Today our class had a lively discussion on how the early Church Fathers were hesitant to allow folks to write songs for Christian worship, preferring to use only Scripture, and particularly the book of Psalms (exclusive Psalmody).  The danger was that well-intentioned songwriters would, well, write bad songs – songs with bad theology or worse; songs that actually do more harm than good.

A few ‘YouTube’ sites later and our class had gone completely off the rails.  We had seen and heard some outrageous examples of songs that not only don’t reflect Scripture, they promote seemingly human romantic relationships that involve our Lord, all the while, focusing on ‘me’ rather than on God.  My students are all remarkably talented young men and women, some of whom have already recorded CDs and are indeed worship leaders.  They were struck with the challenge – going back to the Scripture as our source for worship rather appealing to the lowest common denominator – ourselves.

There are wonderful new worship songs out there but nothing we do is in a vacuum.  Our modern ‘CCM’ generation did not invent Christian worship and, it could be argued, we haven’t really improved it much either.

It was the Psalms that inspired Martin Luther to construct the liturgy into four basic movements.  Beginning with praise (the “praise” Psalms) we then move to the sermon (the “Wisdom” Psalms) followed by public confession and absolution (the “Penitent” Psalms) and culminating in the celebration of the Eucharist, the ‘giving of thanks’ for the work of Christ which can be seen in the Thanksgiving and Sacrifice Psalms.  What a novel idea, begin with praise and worship, followed by instruction, public confession and ending in the celebration of the Eucharist.  If it sounds boring, then the problem is with us and not with the Scriptures.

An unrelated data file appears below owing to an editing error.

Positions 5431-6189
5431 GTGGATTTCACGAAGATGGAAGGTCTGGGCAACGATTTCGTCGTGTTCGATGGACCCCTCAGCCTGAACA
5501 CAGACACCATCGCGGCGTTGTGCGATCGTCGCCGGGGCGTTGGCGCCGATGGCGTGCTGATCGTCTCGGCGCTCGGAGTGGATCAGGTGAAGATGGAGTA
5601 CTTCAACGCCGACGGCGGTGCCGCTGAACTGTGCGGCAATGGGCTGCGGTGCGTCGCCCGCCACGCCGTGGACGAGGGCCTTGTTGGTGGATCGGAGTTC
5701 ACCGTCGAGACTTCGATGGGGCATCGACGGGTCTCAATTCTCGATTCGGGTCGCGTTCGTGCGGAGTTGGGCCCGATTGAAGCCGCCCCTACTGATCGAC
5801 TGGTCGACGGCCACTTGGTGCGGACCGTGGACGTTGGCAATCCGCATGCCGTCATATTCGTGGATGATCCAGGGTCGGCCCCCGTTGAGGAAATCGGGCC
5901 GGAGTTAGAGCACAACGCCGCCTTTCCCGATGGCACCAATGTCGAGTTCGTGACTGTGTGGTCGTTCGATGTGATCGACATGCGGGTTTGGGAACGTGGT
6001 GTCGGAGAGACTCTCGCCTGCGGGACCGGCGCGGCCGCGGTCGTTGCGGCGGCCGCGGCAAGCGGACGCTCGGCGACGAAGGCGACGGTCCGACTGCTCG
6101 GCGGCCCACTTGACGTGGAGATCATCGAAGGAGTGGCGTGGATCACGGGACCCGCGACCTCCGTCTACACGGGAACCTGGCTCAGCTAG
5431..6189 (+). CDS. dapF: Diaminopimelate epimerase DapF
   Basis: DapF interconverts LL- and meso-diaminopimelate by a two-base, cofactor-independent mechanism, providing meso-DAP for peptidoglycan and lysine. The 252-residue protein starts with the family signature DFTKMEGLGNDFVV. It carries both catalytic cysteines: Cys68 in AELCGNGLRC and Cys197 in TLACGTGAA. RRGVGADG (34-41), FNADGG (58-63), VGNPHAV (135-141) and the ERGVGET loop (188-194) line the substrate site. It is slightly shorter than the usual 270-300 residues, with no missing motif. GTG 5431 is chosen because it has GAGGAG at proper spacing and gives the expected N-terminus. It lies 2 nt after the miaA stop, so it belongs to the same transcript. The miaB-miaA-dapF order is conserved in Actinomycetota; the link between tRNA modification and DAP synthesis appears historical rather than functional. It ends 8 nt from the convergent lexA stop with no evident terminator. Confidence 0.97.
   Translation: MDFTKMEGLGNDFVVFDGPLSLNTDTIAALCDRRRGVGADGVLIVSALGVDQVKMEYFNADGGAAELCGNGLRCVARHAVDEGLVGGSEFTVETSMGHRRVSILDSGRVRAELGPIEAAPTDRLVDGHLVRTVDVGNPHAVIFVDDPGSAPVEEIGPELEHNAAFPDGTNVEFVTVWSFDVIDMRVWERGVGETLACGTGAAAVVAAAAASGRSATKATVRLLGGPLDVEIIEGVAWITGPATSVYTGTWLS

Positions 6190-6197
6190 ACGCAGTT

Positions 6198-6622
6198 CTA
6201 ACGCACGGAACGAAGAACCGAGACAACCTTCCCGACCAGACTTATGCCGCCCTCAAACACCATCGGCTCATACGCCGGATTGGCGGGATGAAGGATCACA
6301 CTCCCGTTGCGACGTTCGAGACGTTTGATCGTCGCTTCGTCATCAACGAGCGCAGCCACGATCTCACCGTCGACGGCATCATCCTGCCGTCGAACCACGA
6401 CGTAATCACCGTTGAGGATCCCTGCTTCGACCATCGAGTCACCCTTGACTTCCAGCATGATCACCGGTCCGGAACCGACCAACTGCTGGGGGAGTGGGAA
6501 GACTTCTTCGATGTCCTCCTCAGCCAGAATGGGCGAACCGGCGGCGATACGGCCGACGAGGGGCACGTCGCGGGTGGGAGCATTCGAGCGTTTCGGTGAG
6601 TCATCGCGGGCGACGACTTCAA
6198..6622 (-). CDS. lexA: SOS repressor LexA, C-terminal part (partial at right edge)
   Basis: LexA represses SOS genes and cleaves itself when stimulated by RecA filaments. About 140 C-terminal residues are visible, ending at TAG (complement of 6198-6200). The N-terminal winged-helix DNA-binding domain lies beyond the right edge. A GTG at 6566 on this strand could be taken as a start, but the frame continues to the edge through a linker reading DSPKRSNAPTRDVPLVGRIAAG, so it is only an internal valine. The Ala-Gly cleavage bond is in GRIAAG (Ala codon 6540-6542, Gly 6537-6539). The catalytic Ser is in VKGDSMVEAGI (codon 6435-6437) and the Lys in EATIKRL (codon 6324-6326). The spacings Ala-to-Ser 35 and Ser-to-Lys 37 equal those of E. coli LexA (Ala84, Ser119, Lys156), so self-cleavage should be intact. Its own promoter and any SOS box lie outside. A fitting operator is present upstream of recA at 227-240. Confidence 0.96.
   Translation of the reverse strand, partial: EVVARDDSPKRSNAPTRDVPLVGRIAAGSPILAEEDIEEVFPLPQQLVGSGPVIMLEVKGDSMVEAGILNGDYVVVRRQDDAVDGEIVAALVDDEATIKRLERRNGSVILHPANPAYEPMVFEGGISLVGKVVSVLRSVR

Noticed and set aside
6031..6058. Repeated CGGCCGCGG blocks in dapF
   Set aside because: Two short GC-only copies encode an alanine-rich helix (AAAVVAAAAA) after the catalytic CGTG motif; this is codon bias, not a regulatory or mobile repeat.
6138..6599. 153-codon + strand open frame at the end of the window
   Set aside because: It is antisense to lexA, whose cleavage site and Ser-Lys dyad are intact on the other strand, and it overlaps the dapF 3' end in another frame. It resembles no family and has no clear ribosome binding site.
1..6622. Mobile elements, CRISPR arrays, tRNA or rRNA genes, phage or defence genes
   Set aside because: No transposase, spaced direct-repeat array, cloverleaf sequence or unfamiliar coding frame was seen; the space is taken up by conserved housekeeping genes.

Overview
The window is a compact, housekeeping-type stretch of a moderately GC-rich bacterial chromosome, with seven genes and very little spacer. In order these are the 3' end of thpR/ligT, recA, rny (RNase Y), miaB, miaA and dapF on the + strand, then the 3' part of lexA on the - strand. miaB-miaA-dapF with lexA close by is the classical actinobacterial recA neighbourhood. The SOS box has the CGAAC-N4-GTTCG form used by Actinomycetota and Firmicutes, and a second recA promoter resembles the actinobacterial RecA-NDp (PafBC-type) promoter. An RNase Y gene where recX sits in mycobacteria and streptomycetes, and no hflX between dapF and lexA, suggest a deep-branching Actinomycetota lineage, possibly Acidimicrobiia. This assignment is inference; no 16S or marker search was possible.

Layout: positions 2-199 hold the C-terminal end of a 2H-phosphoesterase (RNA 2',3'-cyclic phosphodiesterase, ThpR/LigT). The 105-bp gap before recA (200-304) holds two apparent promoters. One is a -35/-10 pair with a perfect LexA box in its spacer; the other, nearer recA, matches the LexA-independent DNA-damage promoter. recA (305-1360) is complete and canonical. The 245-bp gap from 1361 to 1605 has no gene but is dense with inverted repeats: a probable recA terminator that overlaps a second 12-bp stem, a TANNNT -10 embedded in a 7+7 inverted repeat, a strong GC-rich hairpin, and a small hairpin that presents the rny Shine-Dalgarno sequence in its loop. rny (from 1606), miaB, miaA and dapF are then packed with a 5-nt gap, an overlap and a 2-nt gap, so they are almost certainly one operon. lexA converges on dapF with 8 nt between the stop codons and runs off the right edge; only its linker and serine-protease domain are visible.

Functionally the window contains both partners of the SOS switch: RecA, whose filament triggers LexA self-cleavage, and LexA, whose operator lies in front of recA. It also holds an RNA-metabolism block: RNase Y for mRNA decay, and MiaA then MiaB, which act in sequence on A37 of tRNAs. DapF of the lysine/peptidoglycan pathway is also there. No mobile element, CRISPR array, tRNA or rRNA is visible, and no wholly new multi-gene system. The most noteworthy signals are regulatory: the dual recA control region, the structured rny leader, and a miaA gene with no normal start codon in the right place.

Beggars and Bell Ringers

Salvation Army bell ringers are hardly thought of as ‘beggars,’ but a recent city council resolution in my city aimed at aggressive panhandlers in our downtown area has also limited how this worthy charity can ask for money.  Begging, it seems, is going to be regulated, at least in my town.

On my journey back to the US last week, I was in the airport in Brussels waiting for a shuttle bus to take me to another terminal when I found myself overhearing an animated conversation between a young ‘missionary family’ from the US, on their way back to Africa and an American couple on a vacation in Europe for the holidays.  Without being overtly rude, I listened with interest as the young missionary (presumably from an evangelical background) began to generalize the US as not caring about the world’s poorest people since we have the wealth to ignore them.

This is hardly a new argument, and in fact, the “my country sucks because we’re wealthy and the rest of the world is poor” mentality is almost viral when young, idealistic American kids go to the developing world for the first time.